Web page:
Is there any crime committed by an “oppressed” identity politics monster too vile for the pro-crime media to defend?
Ever since Ketanji Brown Jackson’s decision to give a child porn offender a light slap on the wrist and apologize to him came up, the media has been frantically spinning. And now the Washington Post decided to look Wesley Hawkins up and give him a sympathetic profile.
Before the Washington Post gets started, let’s look at a quick recap of the case.
The lowest sentence of the seven was in the case of Wesley Hawkins. He was 18 years old when he downloaded scores of videos and images containing child pornography in 2012, the New York Times reports.
The prosecutor in the case had recommended a two-year sentence, the U.S. Probation Office had recommended an 18-month sentence, and the U.S. sentencing guidelines had recommended a sentence of 97 to 121 months in prison. The defense lawyer sought a day in prison.
Hawkins pleaded guilty to downloading and trading child pornography, and Jackson sentenced him in November 2013, according to the New York Times. Jackson sentenced Hawkins to three months in prison and six years of supervised release.
In other words, nothing. And radically below the sentencing guidelines.
According to a statement of offense to which Hawkins stipulated, he downloaded and shared videos and images of prepubescent children to YouTube and a file-sharing account.
Note the prepubescent part. It’s important because one of the sexually abused children was as young as 8 years old. This is also important because Ketanji Brown Jackson will lie about it.
There were videos of 11 and 12 year olds committing sexual acts, a video of an 11-year-old being raped by an adult male, a video of an eight-year-old committing a sexual act, to name a few. Police found 17 videos and 16 images of boys on his computer and phone, many of them violent. The teen later pleaded guilty.
This is horrifying evil. And it’s what the media is now trying to clean up and justify.
In a sentencing memorandum, Hawkins’ public defender said his client initially reacted to the images that he saw with “confusion and shock rather than arousal.” He viewed more child pornography over the next several months, but he “did not amass a large collection,” the memo said.
The natural response to the “confusion and shock” was to keep consuming child porn.
“Importantly, Mr. Hawkins’ connection to the images he viewed appears to be one of identifying with his age-mates emotionally, instead of exploiting them sexually. Mr. Hawkins said he found the fellow teenagers in the photos easier to connect with than adults,” the memo said.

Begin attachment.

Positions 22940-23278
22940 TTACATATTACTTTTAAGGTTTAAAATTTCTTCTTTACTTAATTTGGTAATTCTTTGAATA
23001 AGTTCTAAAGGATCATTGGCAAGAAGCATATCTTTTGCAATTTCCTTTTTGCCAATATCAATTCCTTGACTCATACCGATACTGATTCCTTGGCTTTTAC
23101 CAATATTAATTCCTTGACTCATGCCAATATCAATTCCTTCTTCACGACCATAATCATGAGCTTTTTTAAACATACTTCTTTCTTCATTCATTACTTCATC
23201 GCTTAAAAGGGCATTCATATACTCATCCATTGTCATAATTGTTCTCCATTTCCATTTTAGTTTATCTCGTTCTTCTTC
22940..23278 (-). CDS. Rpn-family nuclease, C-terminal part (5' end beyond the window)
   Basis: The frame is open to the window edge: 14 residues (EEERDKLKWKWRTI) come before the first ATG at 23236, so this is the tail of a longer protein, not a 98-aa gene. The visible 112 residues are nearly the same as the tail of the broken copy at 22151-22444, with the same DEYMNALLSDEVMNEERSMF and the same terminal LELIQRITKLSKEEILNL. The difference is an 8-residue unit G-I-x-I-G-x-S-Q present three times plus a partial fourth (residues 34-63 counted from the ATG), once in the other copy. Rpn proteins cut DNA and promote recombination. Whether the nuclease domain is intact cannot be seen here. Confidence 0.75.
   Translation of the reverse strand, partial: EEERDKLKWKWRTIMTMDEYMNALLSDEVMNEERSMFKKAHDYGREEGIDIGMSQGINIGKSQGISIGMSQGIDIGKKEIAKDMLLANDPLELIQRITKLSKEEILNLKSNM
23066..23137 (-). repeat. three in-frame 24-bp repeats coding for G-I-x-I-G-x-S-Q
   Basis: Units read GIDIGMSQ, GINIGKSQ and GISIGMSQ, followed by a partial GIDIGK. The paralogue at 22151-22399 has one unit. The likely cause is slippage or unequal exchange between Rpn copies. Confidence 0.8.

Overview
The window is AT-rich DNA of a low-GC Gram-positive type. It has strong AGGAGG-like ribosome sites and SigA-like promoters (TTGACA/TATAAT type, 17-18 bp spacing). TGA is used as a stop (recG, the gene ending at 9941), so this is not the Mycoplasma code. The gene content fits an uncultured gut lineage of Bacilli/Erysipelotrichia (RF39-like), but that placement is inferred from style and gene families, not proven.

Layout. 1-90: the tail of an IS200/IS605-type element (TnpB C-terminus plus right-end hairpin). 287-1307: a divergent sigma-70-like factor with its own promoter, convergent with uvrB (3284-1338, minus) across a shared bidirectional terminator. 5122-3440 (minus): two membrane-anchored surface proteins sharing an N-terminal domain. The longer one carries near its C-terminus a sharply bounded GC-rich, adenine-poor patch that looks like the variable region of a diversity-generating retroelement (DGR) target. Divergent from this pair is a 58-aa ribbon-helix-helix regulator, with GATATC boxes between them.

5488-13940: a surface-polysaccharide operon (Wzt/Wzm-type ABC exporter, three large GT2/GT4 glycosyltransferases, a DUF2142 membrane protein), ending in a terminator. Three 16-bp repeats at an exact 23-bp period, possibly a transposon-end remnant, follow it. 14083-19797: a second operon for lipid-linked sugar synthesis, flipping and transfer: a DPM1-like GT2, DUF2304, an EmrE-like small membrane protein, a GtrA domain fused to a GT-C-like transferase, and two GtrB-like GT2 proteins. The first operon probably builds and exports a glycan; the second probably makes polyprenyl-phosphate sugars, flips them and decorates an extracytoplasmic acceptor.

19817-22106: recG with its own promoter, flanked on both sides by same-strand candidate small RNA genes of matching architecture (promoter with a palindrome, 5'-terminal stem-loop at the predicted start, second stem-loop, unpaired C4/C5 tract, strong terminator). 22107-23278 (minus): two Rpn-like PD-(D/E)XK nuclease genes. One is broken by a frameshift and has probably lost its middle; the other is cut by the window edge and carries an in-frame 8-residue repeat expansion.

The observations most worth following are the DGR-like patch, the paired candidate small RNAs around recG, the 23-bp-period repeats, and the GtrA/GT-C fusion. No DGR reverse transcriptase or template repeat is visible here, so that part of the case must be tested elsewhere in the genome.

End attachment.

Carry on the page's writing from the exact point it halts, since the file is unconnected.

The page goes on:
Again, prepubescent children. Hawkins was 18.
In imposing the sentence, Jackson acknowledged the defense claim that Hawkins should not be considered a pedophile because his age was close to that of the children depicted in the images, according to the New York Times.
And again, some more context before the media starts spinning and the Washington Post starts ginning up sympathy for a pedophile.
He later uploaded five videos of pornographic content involving children from his computer to YouTube, which is what tipped off the police. An undercover officer emailed him, suggesting the two had ‘similar interests.’ Hawkins then emailed the cop two videos, and wrote that he was interested in males age 11 to 17.
So Hawkins did share the material and solicited it. He started off with a target age range beginning with 11. That is not close to his age. And he kept on doing it.
The sealed request demonstrated that Hawkins did not commit any sexual crime or violation of his conditions, but, ‘despite being in treatment for more than five years,’ Hawkins ‘continues to seek out sexually arousing, non-pornographic material and images of males 13 to 16-years-old.’
Now on to the Washington Post’s sympathetic profile which is headlined as, “Wesley Hawkins, talk of the Brown Jackson hearings, describes life after pornography sentence”.
If the Bezos social justice paper had anything resembling a soul, it might want to do a sympathetic profile of some of the abused children, not the perpetrator.
Instead, we learn from the Washington Post that, “His mornings had been filled with looking for his next job, his afternoons rereading one of his favorite books by Jamaican novelist Marlon James, he said, and his nights bingeing his favorite Netflix series “The Last Kingdom.”
And there’s a handfed attack on Republicans that I’m sure wasn’t carefully prompted by the reporter.
“Of the attention his case is getting now, Hawkins noted that many in the GOP continued to support candidates who faced allegations of sexual misconduct. “While I’m not defending my actions, because, again, they are undefendable, I feel that their hypocrisy should be pointed out.”
But he manages to admit that she did give him a slap on the wrist.
“I wasn’t very happy that she gave me three months, though after reflection when I was in jail, I was hearing from other people who said it was their first time arrested and they got five years, six years.”
Now Hawkins’ enabler will sit on the Supreme Court and be able to protect pedophiles and all sorts of criminals she sympathizes with from there.
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